During the month of September, I was very fortunate to participate in an American delegation to Germany on “Energy Efficient Public Transit.”  The delegation, sponsored by the German American Chambers of Commerce and the German Federal Ministry of Economics and Technology, met with a variety of entities that focus on providing innovation in the transportation industry, several of which I will feature over the coming posts.

 

One of the highlights of the trip was a visit to the European Innotrans conference in Berlin.  While visiting over 100 booths, I was able to interview several companies on their new ideas that would lead to more efficient and greener technologies for the public transit industry.  However, I was struck by how focused the “emerging technology” efforts are around vehicle weight.  The reason is clear – fuel usage is the single largest carbon contributor for any public transit entity, so reducing the fuel use through weight reduction and streamlining is an imperative.  Several manufacturers, including Bombardier, Siemens, Stadler, GE, Hitachi, Hyundai, and others, focused on reducing weight by being creative in the bogeys and the heavy industrial components of rail cars.  They also are spending a significant amount of time on new composites – which is also a focus of US APTA Bus Committee members.  Companies like Wawrzaszek ISS featured in the image provide composite materials designed to reduce the weight of internal car components and shells.  These newer materials significantly reduce weight without compromising on the safety of the vehicles.

 

Interestingly, I expected to see emerging technologies that were not yet adopted in the US given that the European market is more robust and strives to achieve compliance with a more rigorous environmental standard.  However, there were few vendors that offered a dramatic shift in technology.  Instead, it felt like all were attacking each and every component of the vehicle for any opportunity to reduce the weight.

 

One exception was the General Electric booth which featured the first EPA Tier 4 locomotive to hit the market – their Evolution Diesel locomotive.  While this vehicle is targeted exclusively toward the freight market right now, they did commit that they are in development for an equivalent vehicle for commuter rail.

public transit
Comments Off on On-Board Ticket Sales

We have been pushing hard to implement on-board ticket sales for our COASTER commuter rail line.  We gave ourselves a timeline of less than 6 months to get this accomplished, and I am proud to say that my Project Manager Donna was able to push the tools live right on schedule.

 

There is of course a difference between the technology being ready, and the company being ready.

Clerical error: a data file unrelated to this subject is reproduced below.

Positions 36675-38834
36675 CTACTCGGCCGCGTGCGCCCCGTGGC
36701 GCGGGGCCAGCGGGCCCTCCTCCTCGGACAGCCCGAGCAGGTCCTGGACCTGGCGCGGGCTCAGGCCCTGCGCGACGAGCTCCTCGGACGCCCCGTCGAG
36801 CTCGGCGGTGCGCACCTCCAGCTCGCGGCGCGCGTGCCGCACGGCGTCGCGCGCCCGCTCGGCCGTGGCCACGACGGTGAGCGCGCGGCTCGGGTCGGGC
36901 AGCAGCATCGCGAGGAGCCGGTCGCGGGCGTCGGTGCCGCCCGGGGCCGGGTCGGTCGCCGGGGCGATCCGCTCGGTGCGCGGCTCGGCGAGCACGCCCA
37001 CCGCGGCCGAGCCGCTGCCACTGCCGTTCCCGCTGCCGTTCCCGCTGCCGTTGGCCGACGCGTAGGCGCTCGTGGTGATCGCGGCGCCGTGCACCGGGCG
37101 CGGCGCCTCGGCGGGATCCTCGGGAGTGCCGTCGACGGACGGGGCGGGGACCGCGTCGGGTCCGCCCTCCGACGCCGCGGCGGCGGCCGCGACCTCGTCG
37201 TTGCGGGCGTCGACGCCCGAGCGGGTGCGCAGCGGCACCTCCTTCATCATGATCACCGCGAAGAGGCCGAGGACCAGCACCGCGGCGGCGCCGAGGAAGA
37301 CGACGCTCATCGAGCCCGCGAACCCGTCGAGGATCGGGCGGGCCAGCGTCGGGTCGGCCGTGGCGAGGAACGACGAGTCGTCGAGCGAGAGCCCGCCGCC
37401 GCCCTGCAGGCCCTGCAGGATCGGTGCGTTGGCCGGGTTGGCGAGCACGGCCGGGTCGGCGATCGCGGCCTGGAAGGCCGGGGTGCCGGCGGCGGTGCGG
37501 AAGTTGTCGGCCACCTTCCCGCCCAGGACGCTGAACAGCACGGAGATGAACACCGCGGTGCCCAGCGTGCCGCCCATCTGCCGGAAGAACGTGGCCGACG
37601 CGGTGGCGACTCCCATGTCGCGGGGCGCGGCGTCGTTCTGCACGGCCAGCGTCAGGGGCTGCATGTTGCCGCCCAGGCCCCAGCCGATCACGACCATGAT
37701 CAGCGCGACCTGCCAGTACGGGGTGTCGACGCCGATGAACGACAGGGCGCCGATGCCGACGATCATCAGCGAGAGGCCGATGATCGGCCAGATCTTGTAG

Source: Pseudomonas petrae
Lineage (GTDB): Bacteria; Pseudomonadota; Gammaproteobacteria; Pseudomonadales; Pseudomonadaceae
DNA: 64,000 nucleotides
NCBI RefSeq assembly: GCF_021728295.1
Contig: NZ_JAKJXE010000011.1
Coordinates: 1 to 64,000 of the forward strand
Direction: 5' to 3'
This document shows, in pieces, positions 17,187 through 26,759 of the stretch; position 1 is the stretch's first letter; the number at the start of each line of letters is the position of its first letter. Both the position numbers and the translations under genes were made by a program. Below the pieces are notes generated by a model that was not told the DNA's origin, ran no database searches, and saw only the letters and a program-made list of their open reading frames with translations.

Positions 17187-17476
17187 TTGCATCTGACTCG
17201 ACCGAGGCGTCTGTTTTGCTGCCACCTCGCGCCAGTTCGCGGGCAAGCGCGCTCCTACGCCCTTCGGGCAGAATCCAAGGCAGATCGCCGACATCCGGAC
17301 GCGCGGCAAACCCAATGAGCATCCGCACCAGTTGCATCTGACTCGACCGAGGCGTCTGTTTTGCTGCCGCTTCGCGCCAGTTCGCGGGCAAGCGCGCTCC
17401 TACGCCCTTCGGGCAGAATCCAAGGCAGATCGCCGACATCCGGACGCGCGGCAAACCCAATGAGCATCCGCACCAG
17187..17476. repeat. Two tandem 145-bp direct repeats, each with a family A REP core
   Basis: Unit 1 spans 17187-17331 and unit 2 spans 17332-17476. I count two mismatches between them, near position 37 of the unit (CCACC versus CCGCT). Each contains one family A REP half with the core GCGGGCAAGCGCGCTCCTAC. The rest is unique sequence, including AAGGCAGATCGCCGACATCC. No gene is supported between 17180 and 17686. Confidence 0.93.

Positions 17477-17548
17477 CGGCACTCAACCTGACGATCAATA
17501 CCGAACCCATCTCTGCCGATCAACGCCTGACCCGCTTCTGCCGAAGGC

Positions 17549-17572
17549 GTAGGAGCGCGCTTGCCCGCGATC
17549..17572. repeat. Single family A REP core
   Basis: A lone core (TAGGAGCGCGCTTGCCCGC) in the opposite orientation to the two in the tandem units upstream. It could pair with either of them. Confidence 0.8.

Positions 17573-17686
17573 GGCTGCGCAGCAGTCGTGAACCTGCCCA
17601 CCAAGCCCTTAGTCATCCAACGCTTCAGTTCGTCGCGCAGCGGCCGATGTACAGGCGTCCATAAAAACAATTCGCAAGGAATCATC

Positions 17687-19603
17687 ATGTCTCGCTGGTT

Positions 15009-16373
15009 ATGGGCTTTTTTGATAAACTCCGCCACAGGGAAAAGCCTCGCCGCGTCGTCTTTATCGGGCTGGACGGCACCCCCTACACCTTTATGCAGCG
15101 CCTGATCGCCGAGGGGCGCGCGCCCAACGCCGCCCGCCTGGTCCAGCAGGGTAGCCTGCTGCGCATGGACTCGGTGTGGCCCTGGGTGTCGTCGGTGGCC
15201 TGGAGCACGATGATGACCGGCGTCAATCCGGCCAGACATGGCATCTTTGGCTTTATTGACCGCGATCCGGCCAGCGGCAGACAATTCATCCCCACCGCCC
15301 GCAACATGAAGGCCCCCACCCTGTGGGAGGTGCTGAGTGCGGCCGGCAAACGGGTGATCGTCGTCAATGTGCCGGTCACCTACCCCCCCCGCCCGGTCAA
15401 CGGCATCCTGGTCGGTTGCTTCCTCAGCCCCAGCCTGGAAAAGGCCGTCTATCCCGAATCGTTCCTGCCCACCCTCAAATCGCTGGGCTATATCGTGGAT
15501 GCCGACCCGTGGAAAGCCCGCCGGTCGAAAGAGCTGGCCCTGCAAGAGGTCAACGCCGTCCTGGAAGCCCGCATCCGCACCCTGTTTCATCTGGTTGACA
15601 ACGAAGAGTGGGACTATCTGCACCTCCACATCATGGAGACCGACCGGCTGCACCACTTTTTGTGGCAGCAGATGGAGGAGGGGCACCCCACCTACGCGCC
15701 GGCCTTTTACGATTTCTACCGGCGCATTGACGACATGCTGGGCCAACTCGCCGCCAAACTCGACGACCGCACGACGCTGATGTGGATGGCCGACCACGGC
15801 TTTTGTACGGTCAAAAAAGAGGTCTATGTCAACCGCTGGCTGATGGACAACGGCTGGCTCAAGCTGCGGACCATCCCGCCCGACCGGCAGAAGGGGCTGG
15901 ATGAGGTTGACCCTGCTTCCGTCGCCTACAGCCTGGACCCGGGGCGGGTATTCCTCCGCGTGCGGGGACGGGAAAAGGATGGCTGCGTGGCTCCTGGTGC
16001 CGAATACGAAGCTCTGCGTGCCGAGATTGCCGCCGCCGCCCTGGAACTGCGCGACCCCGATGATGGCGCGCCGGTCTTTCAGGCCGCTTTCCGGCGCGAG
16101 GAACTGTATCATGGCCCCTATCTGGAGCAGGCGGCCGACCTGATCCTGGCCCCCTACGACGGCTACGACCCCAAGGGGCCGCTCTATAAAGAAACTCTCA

Happily, the team has now demonstrated this product successfully across several special events.  The adoption rate by customers has been very high even with little publicity.  This is one of those technologies whose time has come, and we are very lucky to have a solid business partner Ryan from the company CooCoo to usher these tools in.

 

Finally, we have the ability for customers to purchase tickets online, to buy onboard the vehicle, and to even receive text and smartphone-based tickets.

 

For every project there is a downside as well, and in this instance it is that we were unfortunately unable to integrate this with our other ticketing systems.  Our tap-card, RFID-based ticket vending machines and validators rely upon a very different technology – one that has to function regardless of whether we have connectivity.  The tolerance for failure on these systems is far lower than on a smartphone app.

 

So this also unfortunately means additional devices that our fare enforcement and security teams have to carry.  As if they did not already have a Batman-worthy belt of devices to work with.  Inconvenience to our employees always loses to convenience for our customers.

 

If you are interested in learning more about online ticketing, please check the NCTD website.

hardware, infrastructure, public transit
Comments Off on No good deed goes unpunished…

A few weeks ago I wrote an update about our new Wi-Fi service onboard the COASTER Commuter Rail.  Less than 6 weeks later, negative press:  North County Times: WiFi Connections unsteady on Amtrak, Coaster.

 

This is not really a surprise.  I mentioned in the last post that this is a cellular technology provided by T-Mobile, and that cellular is imperfect.  I also talked about the original approach to the service versus what was pushed into production.  This is an example of how sometimes less is more – higher density in fewer cars rather than low density in all cars would have resulted in a better experience for a smaller number of customers.

 

Time for a new business case analysis…